Eastern and Southern Africa
The Center’s African regional program began in 1992 in Arusha, northern Tanzania. Today the World Vegetable Center has professional research and development staff working across Africa on important vegetable crops such as tomato, pepper, onion and cabbage, as well as a range of African traditional vegetables, and partners with more than 40 national institutions and many international organizations.
The Center operates three regional bases in Africa: in Tanzania for Eastern and Southern Africa, in Mali for West and Central Africa – Dry Regions (established 2014), and in Benin for West and Central Africa – Coastal and Humid Regions (2017). There is a liaison office in Cameroon to reach into sub-Saharan Africa with improved vegetable varieties and production technologies.
The vegetable sector in sub-Saharan Africa is severely underdeveloped and vegetable consumption is extremely low. In Africa’s diverse agroclimatic zones, there is enormous potential for smallholder farmers to produce numerous vegetable crops for domestic and international markets.
Vegetables are often the most important source of cash income for smallholder farmers, and indigenous vegetables provide an important source of nutrition, particularly for poor people. New varieties and improved management methods have been developed and extended through training programs for research and extension workers and smallholder farmers.
EASTERN AND SOUTHERN AFRICA UPDATE
Nutritious and easy to grow, amaranth is a healthy and profitable crop for small-scale farmers.
A review of the transfer of protected cultivation methods into the region raises questions about performance, profitability, and environmental impact.
Sophia Bongole, Project Site Coordinator – Tanzania
Fekadu Fufu Dinssa, Vegetable Breeder
Thomas Dubois, Regional Director
Roman Fortunatus, Postharvest Scientist
Andreas Gramzow, Agribusiness/Marketing Specialist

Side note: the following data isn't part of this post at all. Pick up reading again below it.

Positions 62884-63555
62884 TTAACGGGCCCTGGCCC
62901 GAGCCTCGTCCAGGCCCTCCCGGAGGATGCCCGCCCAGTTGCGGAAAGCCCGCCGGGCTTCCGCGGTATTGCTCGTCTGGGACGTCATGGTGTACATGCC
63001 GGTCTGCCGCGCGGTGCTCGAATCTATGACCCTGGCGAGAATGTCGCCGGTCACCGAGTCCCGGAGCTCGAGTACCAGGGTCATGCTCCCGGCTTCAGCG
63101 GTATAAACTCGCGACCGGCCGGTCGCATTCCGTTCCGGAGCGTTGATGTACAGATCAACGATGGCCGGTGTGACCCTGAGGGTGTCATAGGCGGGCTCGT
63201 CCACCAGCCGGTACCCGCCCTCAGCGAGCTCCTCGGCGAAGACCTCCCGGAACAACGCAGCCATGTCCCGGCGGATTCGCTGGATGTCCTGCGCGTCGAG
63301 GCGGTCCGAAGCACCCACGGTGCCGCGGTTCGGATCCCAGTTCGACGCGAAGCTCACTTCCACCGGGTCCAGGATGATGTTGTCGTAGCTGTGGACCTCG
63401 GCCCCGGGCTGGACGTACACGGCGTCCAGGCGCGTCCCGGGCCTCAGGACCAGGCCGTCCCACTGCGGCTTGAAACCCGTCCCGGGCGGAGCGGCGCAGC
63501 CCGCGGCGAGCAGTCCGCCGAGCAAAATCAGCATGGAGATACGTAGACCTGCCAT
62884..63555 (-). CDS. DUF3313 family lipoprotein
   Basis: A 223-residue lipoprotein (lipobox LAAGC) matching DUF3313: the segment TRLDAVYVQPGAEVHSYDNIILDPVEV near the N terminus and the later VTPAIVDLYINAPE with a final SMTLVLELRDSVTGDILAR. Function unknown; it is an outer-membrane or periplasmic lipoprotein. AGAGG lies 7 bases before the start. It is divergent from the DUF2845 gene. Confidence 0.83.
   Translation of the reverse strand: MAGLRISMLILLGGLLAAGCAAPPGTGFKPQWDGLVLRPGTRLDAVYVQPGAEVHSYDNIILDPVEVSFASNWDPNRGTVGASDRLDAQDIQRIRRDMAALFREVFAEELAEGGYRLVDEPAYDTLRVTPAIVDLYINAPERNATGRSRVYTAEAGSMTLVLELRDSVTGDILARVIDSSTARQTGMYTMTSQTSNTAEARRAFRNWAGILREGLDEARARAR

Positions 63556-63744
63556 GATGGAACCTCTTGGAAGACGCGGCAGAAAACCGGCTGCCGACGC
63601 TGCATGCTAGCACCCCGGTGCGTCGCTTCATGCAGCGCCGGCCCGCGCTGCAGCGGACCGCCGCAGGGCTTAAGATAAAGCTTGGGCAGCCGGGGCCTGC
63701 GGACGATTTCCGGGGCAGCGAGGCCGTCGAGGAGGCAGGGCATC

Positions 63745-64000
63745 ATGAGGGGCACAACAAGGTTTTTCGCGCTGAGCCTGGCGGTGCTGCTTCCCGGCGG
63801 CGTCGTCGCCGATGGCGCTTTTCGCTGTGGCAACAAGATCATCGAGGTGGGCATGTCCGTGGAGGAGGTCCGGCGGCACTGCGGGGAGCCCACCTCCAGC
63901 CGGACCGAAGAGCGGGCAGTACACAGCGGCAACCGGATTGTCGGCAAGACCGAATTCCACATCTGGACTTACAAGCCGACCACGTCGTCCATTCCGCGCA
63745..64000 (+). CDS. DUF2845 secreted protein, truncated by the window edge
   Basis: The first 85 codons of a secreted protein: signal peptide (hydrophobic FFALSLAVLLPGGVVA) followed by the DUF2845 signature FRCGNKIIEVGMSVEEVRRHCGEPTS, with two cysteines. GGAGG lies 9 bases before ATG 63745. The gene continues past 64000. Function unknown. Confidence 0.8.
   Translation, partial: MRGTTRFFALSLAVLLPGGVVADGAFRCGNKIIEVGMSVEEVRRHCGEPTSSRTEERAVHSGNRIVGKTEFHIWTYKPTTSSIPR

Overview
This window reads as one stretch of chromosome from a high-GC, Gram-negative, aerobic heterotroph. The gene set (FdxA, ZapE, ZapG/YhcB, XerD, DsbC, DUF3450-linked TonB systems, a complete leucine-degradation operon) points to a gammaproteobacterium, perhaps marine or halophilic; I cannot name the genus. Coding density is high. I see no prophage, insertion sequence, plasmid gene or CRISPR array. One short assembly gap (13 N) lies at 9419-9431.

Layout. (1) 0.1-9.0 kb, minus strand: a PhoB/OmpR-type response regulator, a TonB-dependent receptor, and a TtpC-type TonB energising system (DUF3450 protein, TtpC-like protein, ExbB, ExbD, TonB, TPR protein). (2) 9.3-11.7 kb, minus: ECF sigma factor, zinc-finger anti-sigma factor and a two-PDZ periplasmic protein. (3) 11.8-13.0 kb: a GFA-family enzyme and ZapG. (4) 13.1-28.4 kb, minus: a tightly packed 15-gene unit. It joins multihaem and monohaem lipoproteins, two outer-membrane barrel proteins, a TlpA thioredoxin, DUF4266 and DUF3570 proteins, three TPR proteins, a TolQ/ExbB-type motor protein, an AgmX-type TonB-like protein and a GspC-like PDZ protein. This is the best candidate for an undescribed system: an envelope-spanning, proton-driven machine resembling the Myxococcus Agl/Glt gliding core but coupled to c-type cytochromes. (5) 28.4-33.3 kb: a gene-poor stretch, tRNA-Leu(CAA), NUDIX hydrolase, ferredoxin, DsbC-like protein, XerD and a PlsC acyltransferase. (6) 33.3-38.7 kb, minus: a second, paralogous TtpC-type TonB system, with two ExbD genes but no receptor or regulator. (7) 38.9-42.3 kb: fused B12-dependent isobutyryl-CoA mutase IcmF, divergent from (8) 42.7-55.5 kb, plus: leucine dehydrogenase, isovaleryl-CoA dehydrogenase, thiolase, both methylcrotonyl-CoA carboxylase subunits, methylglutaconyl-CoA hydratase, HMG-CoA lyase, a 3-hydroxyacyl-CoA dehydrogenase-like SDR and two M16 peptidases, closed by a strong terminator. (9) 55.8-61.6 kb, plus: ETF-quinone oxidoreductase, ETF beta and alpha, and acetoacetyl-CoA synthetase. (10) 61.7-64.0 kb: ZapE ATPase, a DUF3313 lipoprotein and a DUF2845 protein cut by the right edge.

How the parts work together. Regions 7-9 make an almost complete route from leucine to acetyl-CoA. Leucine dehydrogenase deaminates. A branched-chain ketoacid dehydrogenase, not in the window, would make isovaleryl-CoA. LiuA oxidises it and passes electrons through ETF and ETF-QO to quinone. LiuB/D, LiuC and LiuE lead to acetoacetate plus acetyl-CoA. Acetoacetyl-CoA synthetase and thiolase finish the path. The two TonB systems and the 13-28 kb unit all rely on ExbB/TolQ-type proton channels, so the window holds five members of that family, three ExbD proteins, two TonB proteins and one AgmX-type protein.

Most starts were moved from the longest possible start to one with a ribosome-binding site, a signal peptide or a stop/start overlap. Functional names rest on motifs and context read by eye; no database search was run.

Philipo Joseph, Research Assistant, Postharvest & Socioeconomics
Radegunda Kessy, Research Associate, Agribusiness And Socioeconomics
Nadine Kwazi, Regional Coordinator
Alaik Laizer, Field Officer – Agribusiness
Thibault Nordey, Seconded Scientist, CIRAD
Upendo Loth Laiser, Secretary
Bernard Lwesya, IT Support Engineer
John Macharia, ACIAR VINESA Project Manager
James Leonard Magumba, Assistant Accountant
Raphael Mallogo, Research Assistant – Plant Protection
Roseline Marealle, Research Assistant, Postharvest
Mary Matovolwa, Research Assistant – Plant Breeding
Omary Ijumaa Mbwambo, Research Associate, Farm Operations
Baraka Eliah Mchala, Procurement Assistant
Hassan Mndiga, Senior Training Assistant (Seconded Staff From Horti Tengeru)
Inviolate Dominick Mrema, Field Officer
Martha Aminiel Munisi, Seed Attendant
Salome Mushi Research Assistant – Plant Breeding
Ngoni Nenguwo, Postharvest Specialist
Justus Ochieng, Postdoctoral Scientist — Agricultural Economist
Ralph Roothaert, Project Manager: Homegarden Scaling in Kenya, Tanzania and Uganda
David Sarakikya, Senior Finance Officer
Nemayan Stephen, VINESA Project Administrative Assistant
Tsvetelina Stoilova, Scientist – Genetic Resources
Never Zekeya, Research Assistant – Entomology
Alphonse Aggrey, Driver
Aneth Joseph Kaaya, Staff Canteen Supervisor
Adam Exsuper Lyimo,, Driver
Gilbert Mushi, Driver
Roghathe Akyoo Ndetiyo, Housekeeping Assistant
Paul Anael Sawe, Gardener
John George Tarimo, Electrical Assistant
James Mutebi, Project Site Coordinator (Homegarden Scaling)
Sylvia Namazzi, Research Associate and Coordinator for Action Site (Humidtropics)